Thursday, December 18, 2008

I Talk Too Much

As I leave the building today, four of my sixth graders grab me to talk about Important Sixth Grade Matters. (Do I think that Cindy's personality is changing?) This leads into quite a discussion.

Now, Nam and his other motorbike driver (xe om) buddies hang out across the street from the school and wait for their "people" to emerge from the building. Have I mentioned how difficult it is to tell someone at 7 am when you want to be picked up in the afternoon? This requirement leaves no room for spontaneity. Also, to understand the rest of this story, you should know that there is a definite "space" between drivers and drivees, I guess you could say. They wait, and wait, across the street, if necessary, until you are ready to go.

So I am already a little bit past my requested pick-up time when the girls engage me in this conversation. After a bit, out of the corner of my eye, I see Nam cross the street and pull up next to me. He says something to Jessica with a little grin, and I am a little surprised that he has crossed the street (and the line so to speak). She laughs at what he says. She repeats it to everyone and all the girls laugh.

"What did he say?" I ask her.

"He says you talk too much," she says.

Nam is laughing at his joke, and, I think, at his boldness. I give him a look of mock surprise. "Oh really?"

And then, it's so funny, he begins to talk with the girls, mostly about our Christmas break, I think, but he just keeps talking and talking. They aren't even translating for me - what they are saying doesn't seem to concern me at all.

So after a minute of this, how can I not say to Jessica, "Tell him he talks too much."

She does this and he lets out one of his belly laughs.

"Tell her she must say 'I'm sorry' to her driver!" he responds. I refuse, and I tell him he must say sorry to me, and it goes on like this for a minute.

Then he pulls another joke. Since they were talking about break, he says to Jessica, "Tell her that if she doesn't apologize, she can get one of those guys over there to drive her when she gets back." He points across the street - Get him --or him, --or him.

I can't believe how sarcastic he is being. I'm just laughing. "Ok," I say, "I'll take him!"

Nam belly-laughs again and puts his hand out to shake with me on an even score in our cross-cultural dissing session.

He is endless entertainment.

At the beginning of this week, I didn't have that "I am so ready for a break" feeling. But now I have it. Really bad.

Teaching sixth grade has been so much fun this past month. I have really enjoyed ancient Egypt and I hate to leave it. Both of my ancient classes have transformed themselves into a family of Egyptian gods and goddesses. We read a lot of myths, and as the kids read them, they read like this: "Then Joe (Ra) put a curse on Helen (Nut) so that she couldn't have any children."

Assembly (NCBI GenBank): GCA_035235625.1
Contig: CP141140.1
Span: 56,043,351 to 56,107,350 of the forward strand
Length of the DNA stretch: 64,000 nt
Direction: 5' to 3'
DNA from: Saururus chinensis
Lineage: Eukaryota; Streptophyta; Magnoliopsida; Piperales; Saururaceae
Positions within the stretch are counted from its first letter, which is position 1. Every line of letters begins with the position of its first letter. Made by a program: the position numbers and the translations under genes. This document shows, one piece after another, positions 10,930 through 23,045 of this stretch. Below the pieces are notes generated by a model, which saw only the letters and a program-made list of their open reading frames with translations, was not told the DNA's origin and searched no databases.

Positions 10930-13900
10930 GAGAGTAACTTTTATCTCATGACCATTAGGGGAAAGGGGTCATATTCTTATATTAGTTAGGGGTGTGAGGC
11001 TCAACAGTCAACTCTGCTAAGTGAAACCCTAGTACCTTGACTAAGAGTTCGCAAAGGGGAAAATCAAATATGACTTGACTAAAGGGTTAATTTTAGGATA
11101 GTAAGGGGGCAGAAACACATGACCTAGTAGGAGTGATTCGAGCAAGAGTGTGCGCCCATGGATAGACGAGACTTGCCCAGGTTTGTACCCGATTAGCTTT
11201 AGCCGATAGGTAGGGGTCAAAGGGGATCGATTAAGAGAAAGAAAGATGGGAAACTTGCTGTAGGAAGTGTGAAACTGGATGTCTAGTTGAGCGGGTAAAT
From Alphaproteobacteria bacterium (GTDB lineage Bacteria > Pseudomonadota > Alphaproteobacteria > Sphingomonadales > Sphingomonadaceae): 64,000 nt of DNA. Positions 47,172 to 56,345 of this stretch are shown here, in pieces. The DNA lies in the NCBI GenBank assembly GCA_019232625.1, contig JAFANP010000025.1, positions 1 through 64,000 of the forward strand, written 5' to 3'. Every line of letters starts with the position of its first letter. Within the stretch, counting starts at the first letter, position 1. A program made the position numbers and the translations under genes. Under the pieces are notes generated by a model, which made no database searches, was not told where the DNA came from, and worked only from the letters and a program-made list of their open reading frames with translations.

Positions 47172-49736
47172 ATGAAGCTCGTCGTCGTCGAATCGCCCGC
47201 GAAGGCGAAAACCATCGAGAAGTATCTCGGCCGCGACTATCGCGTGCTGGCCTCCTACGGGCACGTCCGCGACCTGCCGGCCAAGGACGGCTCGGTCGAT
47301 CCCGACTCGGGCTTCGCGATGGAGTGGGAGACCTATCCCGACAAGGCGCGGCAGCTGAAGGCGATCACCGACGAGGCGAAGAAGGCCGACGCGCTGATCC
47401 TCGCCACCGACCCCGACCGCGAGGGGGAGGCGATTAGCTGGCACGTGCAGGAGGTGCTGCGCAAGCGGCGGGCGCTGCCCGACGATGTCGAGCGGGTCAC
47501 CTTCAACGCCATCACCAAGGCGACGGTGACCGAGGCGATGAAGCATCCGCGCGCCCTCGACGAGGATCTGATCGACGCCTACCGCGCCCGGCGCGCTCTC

Or "Then Tom's (Osiris') evil brother Khanh (Seth) made him a special coffin that only he could fit into..."

Every single kid can replace the name of his or her classmate's god identity as we read. They know who their grandparents, grandchildren, husbands, wives and enemies are. It's really so much fun to walk into this world every day. When the bell rings they must have their god nametag on to get a point, and they really scramble to get this done. And after we read sections of the story, I have them make a freeze frame, on or around their desks. "OK, everyone, you have two minutes..." and again, they scramble to make a tableau of what they have just read. They are so funny and creative with it. Last week, one of the guards came in to tell Baby Horus (Jack) that he should be studying instead of lying on the floor with a baby (water) bottle in his mouth. The kids had to tell him that we were studying.

And in English, we just finished reading The Tale of Despereaux (coming out in theaters in America today, so I have heard..). A really cute story about a mouse with big ears on a quest...we had a class set of the books photocopied right down the street. It's great, not having to follow copyright laws (Rita, how do you feel reading that)? We did a reader's theater thing where kids were assigned parts and read the dialogue, so good for ESL kids. After break, we will turn it into a play and present it to the primary school.

Well, tonight and tomorrow I sleep in Saigon, but then I will be sleeping in Cambodia, then Laos, then Thailand. Did I mention that I am so ready for a break? And did I mention that I talk too much?

5 comments:

Tim Baker said...

Marjie You write a very good blog. I'll buy the book when it comes out. Enjoy your much deserved holidays

Brian Bowker said...

Marjie - you are so cool! When the guard came in to reprimand one one of the kids for doing what you'd asked him, it just made me think of Dead Poet's Society. You ARE John Keating I think!

The Norris Clan said...

I am so excited for you to have a break. I so wish I was going to be in Laos in warm weather... we are in the middle of a blizzard! Have a wonderful time!

Amy T said...

'Scuse me Marj, for a moment:

Brian, keep in mind that John Keating got his fanny fired when he encouraged free thinking.

"Medicine, law, business, engineering, these are noble pursuits and necessary to sustain life. But poetry, beauty, romance, love, these are what we stay alive for."

Cheers, Marj, and happy new year!

Mungo said...

You talk too much.